In November 2011 I was invited by the Thai government to take part in an international delegation to develop a set of UN International Guiding Principles on Alternative Development. Our work began with a five-day journey along the Thai-Burma border to see first-hand the development programs that have been successful in virtually eliminating poppy production in that country. Over 100 government officials and experts from 28 countries visited the Thai “Royal Project,” which has research stations and development projects in five Northern provinces of the country.

    READ MORE...
  • Financing Dispossession - China’s Opium Substitution Programme in Northern Burma

    Kevin Woods Tom Kramer
    Transnational Institute
    February 2012

    China’s opium crop substitution programme has very little to do with providing mechanisms to decrease reliance on poppy cultivation or provide alternative livelihoods for ex-poppy growers. Financing dispossession is not development.

    application-pdf Download the report (PDF)

    READ MORE...
  • Report of the workshop portion of the International Workshop and Conference on Alternative Development (ICAD)

    The International Workshop and Conference on Alternative Development (ICAD)
    November 16, 2011

    The present report has been prepared pursuant to Commission on Narcotic Drugs resolution 53/6 entitled “Follow-up to the promotion of best practices and lessons learned for the sustainability and integrality of alternative development programmes and the proposal to organize an international workshop and conference on alternative development” and resolution 54/4, entitled “Follow-up on the proposal to organize an international workshop and conference on alternative development”.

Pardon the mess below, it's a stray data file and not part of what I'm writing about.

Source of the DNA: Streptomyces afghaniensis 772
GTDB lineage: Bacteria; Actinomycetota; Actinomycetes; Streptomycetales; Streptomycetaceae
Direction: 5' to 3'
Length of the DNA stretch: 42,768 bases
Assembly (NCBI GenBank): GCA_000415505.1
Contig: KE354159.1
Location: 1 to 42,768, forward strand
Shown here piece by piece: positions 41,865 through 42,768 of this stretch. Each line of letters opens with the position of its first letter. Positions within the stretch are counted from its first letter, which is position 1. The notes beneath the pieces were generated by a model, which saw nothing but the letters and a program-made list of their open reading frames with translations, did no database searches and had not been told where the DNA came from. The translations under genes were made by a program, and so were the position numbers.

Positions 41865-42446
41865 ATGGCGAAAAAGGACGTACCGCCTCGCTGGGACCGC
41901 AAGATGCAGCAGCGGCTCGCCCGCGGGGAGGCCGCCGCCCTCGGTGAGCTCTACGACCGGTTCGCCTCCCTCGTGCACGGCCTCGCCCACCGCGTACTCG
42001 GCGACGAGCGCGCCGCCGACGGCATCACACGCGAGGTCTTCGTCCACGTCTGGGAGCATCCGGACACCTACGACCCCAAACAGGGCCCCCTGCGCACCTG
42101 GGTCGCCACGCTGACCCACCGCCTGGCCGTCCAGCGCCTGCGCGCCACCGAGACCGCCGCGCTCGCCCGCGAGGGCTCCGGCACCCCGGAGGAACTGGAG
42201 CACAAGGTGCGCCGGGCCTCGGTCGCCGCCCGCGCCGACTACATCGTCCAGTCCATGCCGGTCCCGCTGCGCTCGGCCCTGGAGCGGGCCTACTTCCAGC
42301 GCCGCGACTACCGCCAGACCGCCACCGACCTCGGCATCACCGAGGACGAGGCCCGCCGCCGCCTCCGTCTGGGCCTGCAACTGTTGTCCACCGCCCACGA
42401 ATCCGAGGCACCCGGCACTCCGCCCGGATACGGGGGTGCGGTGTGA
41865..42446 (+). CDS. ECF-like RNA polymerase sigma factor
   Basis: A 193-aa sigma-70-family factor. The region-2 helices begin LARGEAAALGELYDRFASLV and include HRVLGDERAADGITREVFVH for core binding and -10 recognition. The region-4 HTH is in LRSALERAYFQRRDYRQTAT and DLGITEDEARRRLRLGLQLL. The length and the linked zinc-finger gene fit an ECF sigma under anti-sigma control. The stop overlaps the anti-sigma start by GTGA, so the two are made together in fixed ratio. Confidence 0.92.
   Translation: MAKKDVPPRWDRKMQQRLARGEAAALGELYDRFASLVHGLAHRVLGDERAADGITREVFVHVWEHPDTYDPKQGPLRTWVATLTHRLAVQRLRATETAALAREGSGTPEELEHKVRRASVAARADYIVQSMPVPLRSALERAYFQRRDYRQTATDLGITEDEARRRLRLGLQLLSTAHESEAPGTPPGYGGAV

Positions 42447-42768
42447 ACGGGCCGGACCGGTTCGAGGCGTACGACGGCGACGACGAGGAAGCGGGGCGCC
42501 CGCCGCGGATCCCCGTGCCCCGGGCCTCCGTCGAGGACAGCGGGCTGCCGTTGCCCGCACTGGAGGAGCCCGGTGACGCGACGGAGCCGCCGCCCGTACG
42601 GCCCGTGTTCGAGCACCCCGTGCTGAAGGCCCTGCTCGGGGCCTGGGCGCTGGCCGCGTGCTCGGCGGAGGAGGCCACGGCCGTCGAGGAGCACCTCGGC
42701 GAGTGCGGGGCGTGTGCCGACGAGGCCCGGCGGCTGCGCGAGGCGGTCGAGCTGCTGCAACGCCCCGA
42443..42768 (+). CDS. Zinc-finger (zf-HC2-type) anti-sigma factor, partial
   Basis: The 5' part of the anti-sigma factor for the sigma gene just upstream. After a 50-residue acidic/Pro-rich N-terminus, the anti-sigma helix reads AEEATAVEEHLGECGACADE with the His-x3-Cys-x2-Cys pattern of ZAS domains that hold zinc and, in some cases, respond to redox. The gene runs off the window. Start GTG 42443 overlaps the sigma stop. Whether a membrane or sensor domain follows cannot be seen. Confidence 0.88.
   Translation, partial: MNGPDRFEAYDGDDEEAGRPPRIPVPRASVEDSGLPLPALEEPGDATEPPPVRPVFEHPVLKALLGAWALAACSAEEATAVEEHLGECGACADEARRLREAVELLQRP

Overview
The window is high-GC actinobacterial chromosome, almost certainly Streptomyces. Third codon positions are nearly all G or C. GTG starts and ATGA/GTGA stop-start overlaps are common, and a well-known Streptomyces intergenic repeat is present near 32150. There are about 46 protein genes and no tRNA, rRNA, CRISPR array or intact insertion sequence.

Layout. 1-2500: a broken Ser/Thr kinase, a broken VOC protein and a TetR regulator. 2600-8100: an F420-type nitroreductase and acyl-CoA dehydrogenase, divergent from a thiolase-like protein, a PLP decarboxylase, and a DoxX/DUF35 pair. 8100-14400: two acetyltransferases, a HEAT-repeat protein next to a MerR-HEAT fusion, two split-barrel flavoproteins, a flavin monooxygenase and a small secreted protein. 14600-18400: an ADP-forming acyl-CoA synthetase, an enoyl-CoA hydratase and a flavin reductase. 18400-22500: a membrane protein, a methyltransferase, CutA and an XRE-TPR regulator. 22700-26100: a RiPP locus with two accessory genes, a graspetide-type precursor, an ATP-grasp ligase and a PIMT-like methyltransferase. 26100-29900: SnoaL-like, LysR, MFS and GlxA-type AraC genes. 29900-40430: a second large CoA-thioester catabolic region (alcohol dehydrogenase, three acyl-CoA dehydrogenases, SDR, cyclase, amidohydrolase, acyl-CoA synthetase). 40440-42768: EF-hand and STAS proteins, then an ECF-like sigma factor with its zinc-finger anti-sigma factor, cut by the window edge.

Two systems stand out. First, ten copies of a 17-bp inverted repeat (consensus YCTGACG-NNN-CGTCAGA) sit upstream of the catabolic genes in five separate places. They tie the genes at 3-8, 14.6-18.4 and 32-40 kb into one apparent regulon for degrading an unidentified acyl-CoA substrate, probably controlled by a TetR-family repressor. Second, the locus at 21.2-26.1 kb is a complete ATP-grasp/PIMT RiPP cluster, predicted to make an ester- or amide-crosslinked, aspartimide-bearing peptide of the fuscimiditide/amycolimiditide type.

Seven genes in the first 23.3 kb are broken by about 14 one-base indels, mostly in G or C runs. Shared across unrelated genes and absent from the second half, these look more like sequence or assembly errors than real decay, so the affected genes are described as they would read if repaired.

Download the report (PDF)

    READ MORE...
  • USAID's Alternative Development policy in Colombia

    A critical analysis
    Ricardo Vargas
    TNI Drug Policy Briefing Nr. 38
    October 2011

    Alternative Development (AD) must not be part of a militarised security strategy, which is the predominant approach in Colombia. Instead of simply attempting to reduce the area planted with illicit crops, Alternative Development programmes should operate within the framework of a rural and regional development plan.

    application-pdfDownload the briefing (PDF)

    READ MORE...
  • Alternative development from the perspective of Colombian farmers

    Susana Ojeda
    TNI Drug Policy Briefing Nr. 36
    May 2011

    Alternative Development programmes have been widely discussed from the point of view of experts, technocrats, politicians and academics, with advocates and detractors debating whether such programmes contribute to decreasing the cultivation of illegal crops. However, little is known about the opinions of the people targeted by these programmes and the implications that they have for their daily lives.

    application-pdfDownload the briefing (PDF)

    READ MORE...
  • The 'miracle of San Martín' and symptoms of 'alternative development' in Peru

    Hugo Cabieses
    TNI Drug Policy Briefing Nr. 34
    December 2010

    The Peruvian government has presented the “Miracle of San Martin Model” as the path to follow to achieve drug supply reduction. However a closer look reveals that the model is not replicable, not ecologically sustainable, and won't remedy the ‘symptoms of alternative development’.

    application-pdfDownload the briefing (PDF)

    READ MORE...

Page 2 of 4